Sign up ×
Stack Overflow is a question and answer site for professional and enthusiast programmers. It's 100% free.

I'm looking for assembler examples for ARM. I'm in need of ARM assembly for copy routines (32, 16, and 8 bit) and memset routines (32, 16, and 8 bit) specifically for now. I'm not having much luck with Google,, Google code, or github. Anyone have anything like this laying around, or know where I can look?

I know I just need to buy a book on ARM assembler, but thought I would start with these. Any tips on how I can accomplish writing these routines myself are appreciated as well.

Edit: Oh yes, the documentation at really helps. This page alone tells me a lot about mem* functions.

Thanks for all the suggestions.

share|improve this question
possible duplicate of Resources for learning ARM assembly –  Oliver Charlesworth Feb 23 '12 at 1:33
The arm arm, arm architectural reference manuals are available for free from arm. Architectural Reference then figure out what family you want. I have lots of mixed C and asm on arm platforms, some thumb some ARM. I s this a homework assignment? You want to look at the ldm/stm instructions. typical arm copy, etc routines use ldm or stm or both four registers at a time. Depending on the chip aligning on 64 bit boundaries are better (if it has a 64 bus internally) –  dwelch Feb 23 '12 at 1:42
the fastest routines will be found in C libraries, look at the gnu sources like gcc, or just do a memset in C using a C compiler then disassemble. –  dwelch Feb 23 '12 at 1:43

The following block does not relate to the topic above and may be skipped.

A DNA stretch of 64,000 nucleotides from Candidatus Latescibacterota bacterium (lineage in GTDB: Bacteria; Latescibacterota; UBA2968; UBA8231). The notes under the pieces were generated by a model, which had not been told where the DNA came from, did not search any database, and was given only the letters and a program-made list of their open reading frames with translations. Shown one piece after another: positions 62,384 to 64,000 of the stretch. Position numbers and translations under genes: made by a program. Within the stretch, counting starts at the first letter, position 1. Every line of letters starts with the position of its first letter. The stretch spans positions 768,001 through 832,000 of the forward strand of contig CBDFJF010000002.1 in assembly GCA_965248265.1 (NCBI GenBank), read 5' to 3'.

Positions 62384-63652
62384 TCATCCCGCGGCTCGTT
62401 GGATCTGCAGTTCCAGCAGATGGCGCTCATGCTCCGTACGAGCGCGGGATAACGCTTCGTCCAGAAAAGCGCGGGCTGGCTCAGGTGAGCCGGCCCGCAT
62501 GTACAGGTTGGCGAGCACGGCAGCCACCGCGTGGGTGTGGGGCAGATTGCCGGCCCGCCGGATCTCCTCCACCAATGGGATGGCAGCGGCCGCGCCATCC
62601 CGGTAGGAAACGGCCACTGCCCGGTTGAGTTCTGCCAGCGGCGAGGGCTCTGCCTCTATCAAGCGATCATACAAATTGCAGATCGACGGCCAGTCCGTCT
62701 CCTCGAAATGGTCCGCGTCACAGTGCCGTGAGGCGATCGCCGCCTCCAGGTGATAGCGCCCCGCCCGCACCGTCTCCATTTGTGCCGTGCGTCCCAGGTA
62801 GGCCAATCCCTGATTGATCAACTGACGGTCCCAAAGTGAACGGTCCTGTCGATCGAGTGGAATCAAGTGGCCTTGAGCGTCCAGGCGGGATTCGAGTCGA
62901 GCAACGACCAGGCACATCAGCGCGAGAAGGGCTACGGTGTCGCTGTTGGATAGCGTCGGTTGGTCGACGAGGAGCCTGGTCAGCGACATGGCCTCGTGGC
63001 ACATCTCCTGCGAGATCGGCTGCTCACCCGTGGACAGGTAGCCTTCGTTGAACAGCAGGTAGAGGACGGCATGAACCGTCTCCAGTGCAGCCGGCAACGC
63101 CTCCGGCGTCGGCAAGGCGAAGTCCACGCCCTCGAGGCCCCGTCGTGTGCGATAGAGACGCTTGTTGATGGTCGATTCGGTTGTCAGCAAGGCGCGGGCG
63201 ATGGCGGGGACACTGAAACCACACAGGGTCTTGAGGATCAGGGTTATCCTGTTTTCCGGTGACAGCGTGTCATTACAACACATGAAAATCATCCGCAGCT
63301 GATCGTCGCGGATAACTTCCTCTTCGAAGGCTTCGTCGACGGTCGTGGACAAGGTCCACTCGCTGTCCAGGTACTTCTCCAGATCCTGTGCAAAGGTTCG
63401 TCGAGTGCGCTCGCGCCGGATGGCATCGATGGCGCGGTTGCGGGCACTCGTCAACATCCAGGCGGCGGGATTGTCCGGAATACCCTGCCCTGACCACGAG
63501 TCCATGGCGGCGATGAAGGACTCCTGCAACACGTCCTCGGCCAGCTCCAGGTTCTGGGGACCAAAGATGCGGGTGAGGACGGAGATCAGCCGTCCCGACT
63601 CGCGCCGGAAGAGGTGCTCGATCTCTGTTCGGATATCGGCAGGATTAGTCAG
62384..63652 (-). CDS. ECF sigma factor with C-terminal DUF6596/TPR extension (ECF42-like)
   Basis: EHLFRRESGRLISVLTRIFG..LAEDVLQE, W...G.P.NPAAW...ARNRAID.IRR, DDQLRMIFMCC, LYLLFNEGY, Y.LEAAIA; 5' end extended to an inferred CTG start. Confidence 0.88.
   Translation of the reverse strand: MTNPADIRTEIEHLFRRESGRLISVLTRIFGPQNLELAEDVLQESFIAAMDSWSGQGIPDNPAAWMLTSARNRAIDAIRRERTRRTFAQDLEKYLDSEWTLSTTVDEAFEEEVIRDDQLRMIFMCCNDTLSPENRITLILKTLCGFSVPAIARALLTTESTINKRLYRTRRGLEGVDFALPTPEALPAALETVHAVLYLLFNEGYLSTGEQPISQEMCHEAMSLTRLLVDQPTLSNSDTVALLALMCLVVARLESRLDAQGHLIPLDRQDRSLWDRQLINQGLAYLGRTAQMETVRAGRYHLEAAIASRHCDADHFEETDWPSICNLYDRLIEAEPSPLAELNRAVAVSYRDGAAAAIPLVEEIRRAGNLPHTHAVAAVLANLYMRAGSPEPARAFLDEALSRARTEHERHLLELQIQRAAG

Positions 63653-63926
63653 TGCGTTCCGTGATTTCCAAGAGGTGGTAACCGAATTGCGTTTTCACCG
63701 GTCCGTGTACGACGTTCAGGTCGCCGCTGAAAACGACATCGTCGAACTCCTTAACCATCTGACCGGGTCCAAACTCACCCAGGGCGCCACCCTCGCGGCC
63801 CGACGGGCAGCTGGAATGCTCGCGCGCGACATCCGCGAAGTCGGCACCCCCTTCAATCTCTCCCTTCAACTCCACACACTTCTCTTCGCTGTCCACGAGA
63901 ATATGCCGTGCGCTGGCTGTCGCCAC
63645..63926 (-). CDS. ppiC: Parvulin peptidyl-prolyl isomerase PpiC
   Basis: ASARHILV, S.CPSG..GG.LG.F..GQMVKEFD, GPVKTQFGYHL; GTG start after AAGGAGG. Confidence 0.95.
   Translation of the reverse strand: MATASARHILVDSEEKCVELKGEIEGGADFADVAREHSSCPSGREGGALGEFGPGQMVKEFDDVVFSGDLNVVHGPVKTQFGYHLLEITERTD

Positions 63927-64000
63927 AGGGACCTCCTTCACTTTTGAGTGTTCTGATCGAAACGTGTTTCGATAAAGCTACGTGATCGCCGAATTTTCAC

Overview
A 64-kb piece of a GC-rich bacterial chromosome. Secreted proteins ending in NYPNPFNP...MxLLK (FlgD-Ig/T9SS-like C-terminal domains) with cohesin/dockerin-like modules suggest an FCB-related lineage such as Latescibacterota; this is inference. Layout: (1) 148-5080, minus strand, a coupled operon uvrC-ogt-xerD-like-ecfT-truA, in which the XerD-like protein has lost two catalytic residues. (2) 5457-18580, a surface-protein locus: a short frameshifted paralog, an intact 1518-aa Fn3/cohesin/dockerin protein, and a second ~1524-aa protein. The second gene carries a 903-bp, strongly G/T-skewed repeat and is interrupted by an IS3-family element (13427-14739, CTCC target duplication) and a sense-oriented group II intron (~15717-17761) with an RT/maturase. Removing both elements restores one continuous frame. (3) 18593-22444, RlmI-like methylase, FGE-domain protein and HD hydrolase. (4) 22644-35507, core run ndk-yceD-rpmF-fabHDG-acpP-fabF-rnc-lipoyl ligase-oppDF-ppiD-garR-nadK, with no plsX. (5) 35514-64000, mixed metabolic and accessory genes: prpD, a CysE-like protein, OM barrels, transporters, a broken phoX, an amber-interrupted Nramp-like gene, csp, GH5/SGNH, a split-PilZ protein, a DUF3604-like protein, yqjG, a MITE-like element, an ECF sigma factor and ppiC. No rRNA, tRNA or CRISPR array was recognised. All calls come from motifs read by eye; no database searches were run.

This is not for homework. I'm working on a music visualization app for Android. Anyway, I just found this page. It covers 3 memcpy algorithms in detail.… –  Scott Feb 23 '12 at 2:03
I looked at the other page similar to this, but it wasn't very helpful. –  Scott Feb 23 '12 at 2:04

3 Answers 3

up vote 1 down vote accepted

Several suggestions:

... AND ...

  • Install a Gnu CC ARM cross-compiler, and run "gcc -S" to get assembler output from your C programs
share|improve this answer
Thanks for the suggestions. I'll take a look at the tutorial. –  Scott Feb 23 '12 at 2:05

If you want to study highly optimized arm assembly memcpy and memset routines, I would recommend downloading the linux kernel source or the android source (the bionic part). They may be slighly hard to study, but you will learn a lot about writing REALLY optimized arm assembly code.

share|improve this answer

You could disassemble some iphone, android or windows mobile binaries.

In arm libraries you will usually find quite large optimized versions of memcpy, where depending on the lowest 2 bits of source and destination a different method of copying is used.

I uploaded a disassembly of the htc herald bootloader here:

btw, no need to buy a book, ARM has put everything online:

share|improve this answer
Thanks for the suggestions. :) I thought I had to have a payed account for This is really good to know. –  Scott Feb 23 '12 at 2:05

Your Answer


By posting your answer, you agree to the privacy policy and terms of service.

Not the answer you're looking for? Browse other questions tagged or ask your own question.